"The opportunity to study non-business subjects at a B-School was a big factor behind me in selecting MIT Sloan, and my choice has been vindicated."
Innovation in healthcare delivery for low-resource settings
GlobalHealth Lab pairs faculty-mentored teams of MBA and other MIT graduate students with enterprises on the front lines of healthcare delivery in sub-Saharan Africa and South Asia. Each student team works on a project designed to address a pressing organizational or business need, as identified by their host.
GlobalHealth Lab projects
Since 2008, dozens of projects have put hundreds of students to work with innovative frontline organizations in Kenya, Uganda, India, South Africa, Tanzania, Malawi, Sierra Leone, Ghana, Zambia, Mozambique, Nepal, Bangladesh, and Botswana. The settings vary, but the projects all take on issues that our partners agree are crucial for improving health care delivery by doing more with fewer resources. Projects take on management challenges: improving operations, internal processes, and logistics; strategy setting and business model development; technology and software adoption decisions; and understanding patient demand and marketing.
How GlobalHealth Lab Works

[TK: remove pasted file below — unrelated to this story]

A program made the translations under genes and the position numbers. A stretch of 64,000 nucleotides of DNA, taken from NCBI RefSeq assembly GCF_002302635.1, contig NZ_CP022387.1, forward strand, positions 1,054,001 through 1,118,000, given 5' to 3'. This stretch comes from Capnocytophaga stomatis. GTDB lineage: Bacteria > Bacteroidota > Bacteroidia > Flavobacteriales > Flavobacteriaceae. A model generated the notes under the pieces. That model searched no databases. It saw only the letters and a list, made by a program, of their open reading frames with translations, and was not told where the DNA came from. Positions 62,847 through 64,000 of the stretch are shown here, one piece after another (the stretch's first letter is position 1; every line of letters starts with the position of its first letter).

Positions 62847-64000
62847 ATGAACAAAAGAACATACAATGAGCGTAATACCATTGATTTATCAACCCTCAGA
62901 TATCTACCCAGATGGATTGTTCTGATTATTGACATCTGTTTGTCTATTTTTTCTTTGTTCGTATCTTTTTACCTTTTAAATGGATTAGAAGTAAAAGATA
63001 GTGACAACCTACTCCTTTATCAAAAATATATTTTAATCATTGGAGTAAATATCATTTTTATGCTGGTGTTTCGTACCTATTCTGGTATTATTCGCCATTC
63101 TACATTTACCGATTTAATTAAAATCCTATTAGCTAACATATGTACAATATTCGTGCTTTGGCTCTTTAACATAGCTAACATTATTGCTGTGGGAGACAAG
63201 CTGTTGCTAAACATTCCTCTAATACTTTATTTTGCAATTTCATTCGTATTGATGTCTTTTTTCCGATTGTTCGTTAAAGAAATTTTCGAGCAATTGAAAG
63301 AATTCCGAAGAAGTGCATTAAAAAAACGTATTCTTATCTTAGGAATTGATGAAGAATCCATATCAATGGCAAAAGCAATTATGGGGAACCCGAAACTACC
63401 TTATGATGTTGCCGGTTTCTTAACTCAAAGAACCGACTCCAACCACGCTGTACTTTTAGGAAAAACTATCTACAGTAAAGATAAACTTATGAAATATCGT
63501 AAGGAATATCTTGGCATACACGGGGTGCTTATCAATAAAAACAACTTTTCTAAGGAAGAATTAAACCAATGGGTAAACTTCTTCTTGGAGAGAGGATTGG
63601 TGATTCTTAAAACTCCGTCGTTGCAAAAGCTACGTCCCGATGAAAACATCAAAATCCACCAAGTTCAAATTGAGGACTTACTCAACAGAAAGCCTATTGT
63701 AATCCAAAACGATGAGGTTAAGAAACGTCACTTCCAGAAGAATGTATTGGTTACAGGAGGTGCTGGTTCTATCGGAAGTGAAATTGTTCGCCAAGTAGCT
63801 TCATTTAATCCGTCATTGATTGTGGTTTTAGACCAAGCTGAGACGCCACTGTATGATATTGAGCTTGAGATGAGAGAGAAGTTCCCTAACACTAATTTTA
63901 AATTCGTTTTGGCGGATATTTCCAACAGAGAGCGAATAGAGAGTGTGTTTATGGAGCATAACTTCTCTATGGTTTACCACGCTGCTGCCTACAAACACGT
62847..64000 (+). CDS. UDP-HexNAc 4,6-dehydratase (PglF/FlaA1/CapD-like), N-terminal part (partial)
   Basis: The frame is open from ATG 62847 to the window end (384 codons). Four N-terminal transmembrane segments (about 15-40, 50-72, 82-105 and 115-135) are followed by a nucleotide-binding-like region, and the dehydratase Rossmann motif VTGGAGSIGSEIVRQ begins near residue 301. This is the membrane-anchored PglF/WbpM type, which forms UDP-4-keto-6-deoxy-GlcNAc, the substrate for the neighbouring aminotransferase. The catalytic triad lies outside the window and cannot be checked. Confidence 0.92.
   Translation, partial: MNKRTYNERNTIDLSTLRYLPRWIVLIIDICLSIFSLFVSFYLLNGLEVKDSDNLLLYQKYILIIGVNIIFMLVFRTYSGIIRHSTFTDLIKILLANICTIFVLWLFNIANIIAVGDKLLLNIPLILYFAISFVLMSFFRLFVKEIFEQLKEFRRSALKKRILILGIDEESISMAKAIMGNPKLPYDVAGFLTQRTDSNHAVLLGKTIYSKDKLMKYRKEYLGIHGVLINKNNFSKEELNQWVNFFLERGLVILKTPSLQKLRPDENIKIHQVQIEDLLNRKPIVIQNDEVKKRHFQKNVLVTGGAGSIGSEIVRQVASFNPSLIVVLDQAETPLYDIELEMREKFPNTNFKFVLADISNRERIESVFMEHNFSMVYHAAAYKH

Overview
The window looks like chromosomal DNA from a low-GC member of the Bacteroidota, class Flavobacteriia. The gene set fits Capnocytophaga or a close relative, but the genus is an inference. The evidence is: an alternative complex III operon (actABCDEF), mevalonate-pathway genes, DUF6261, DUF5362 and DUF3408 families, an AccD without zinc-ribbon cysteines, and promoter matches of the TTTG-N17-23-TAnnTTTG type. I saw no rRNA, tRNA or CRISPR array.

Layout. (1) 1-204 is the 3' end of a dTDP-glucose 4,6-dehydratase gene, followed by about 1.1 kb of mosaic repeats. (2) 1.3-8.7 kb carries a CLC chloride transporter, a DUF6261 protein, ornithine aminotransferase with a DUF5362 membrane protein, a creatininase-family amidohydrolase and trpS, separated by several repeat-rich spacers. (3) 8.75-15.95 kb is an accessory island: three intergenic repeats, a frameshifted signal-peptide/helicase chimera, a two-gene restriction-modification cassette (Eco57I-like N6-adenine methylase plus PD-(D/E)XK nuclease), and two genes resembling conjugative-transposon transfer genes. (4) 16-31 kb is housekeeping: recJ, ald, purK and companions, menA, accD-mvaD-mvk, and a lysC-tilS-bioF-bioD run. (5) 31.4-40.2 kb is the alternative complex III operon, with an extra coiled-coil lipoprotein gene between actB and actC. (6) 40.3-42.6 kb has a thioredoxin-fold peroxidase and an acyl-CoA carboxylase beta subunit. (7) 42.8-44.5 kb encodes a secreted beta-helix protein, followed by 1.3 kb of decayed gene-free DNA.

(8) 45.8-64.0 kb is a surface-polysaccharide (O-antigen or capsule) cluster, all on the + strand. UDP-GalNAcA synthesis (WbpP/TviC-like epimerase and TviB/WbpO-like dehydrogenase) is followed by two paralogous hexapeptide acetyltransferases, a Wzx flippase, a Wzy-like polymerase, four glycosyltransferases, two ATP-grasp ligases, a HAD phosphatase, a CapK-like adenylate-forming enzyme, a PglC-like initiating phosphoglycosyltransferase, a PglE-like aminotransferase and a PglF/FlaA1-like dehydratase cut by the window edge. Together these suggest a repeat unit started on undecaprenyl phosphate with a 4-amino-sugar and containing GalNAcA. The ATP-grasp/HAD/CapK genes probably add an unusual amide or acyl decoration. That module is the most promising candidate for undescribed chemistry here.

Every year, the GlobalHealth Lab staff and faculty team starts by building a portfolio of projects designed to tap into MIT Sloan students’ strengths. In early December, GlobalHealth Lab’s MBA, PhD and Masters’ students get to know each other and select projects. The four-person teams initiate Skype, email, or phone contact with their host organizations in January. Once class starts in early February, the students work for six weeks at MIT Sloan, then for two weeks on-site in the second half of March, returning to campus in April. Throughout the course, faculty mentors guide students and help them integrate their coursework with the project, while classroom discussions spotlight and explore common challenges and opportunities linked to the project domains.
GlobalHealth Lab partners
Dozens of clinics, hospitals, community organizations, and startups have worked with GlobalHealth Lab student teams.This map provides locations and brief introductions to past partners. The GlobalHealth Lab website offers a wealth of information about past projects and the application process, including several short videos.
The value of GlobalHealth Lab
The aspiration for all GlobalHealth Lab projects is to deliver practical improvements by sparking new efforts to improve health in underserved communities. And what students learn in this hands-on experience contributes to a wider dialog about the emerging field of global health delivery and helps to generate useful data and knowledge to share with others.
Interested in participating?
Please visit the GlobalHealth Lab website to learn more about the class, the projects, and their impact.
“These companies are really excited to work with MIT students.They reach out to the community to set up these projects and are great to work with. They give us access to all their resources and are very open to us.”